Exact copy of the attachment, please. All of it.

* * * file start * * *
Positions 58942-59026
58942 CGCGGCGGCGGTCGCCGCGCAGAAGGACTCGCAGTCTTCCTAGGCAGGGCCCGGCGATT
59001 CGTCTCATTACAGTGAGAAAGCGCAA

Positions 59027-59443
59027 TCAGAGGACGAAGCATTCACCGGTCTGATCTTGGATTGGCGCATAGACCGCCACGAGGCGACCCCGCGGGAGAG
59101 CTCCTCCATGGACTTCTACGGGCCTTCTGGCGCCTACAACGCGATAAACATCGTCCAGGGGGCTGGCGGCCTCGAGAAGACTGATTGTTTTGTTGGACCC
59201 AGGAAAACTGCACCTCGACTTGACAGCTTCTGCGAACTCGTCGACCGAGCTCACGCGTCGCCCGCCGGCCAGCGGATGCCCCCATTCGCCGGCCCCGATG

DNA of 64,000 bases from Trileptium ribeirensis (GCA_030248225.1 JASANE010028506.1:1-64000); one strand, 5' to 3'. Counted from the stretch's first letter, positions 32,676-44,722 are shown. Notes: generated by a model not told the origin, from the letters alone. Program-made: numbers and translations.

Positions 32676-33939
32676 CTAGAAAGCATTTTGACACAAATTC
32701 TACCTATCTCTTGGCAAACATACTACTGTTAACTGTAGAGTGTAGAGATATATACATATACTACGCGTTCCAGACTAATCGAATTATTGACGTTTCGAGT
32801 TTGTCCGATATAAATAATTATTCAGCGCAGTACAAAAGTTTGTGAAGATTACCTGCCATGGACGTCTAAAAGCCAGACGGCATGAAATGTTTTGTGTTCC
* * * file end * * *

Positions 58942-59026
58942 CGCGGCGGCGGTCGCCGCGCAGAAGGACTCGCAGTCTTCCTAGGCAGGGCCCGGCGATT
59001 CGTCTCATTACAGTGAGAAAGCGCAA

Positions 59027-59443
59027 TCAGAGGACGAAGCATTCACCGGTCTGATCTTGGATTGGCGCATAGACCGCCACGAGGCGACCCCGCGGGAGAG
59101 CTCCTCCATGGACTTCTACGGGCCTTCTGGCGCCTACAACGCGATAAACATCGTCCAGGGGGCTGGCGGCCTCGAGAAGACTGATTGTTTTGTTGGACCC
59201 AGGAAAACTGCACCTCGACTTGACAGCTTCTGCGAACTCGTCGACCGAGCTCACGCGTCGCCCGCCGGCCAGCGGATGCCCCCATTCGCCGGCCCCGATG

DNA of 64,000 bases from Trileptium ribeirensis (GCA_030248225.1 JASANE010028506.1:1-64000); one strand, 5' to 3'. Counted from the stretch's first letter, positions 32,676-44,722 are shown. Notes: generated by a model not told the origin, from the letters alone. Program-made: numbers and translations.

Positions 32676-33939
32676 CTAGAAAGCATTTTGACACAAATTC
32701 TACCTATCTCTTGGCAAACATACTACTGTTAACTGTAGAGTGTAGAGATATATACATATACTACGCGTTCCAGACTAATCGAATTATTGACGTTTCGAGT
32801 TTGTCCGATATAAATAATTATTCAGCGCAGTACAAAAGTTTGTGAAGATTACCTGCCATGGACGTCTAAAAGCCAGACGGCATGAAATGTTTTGTGTTCC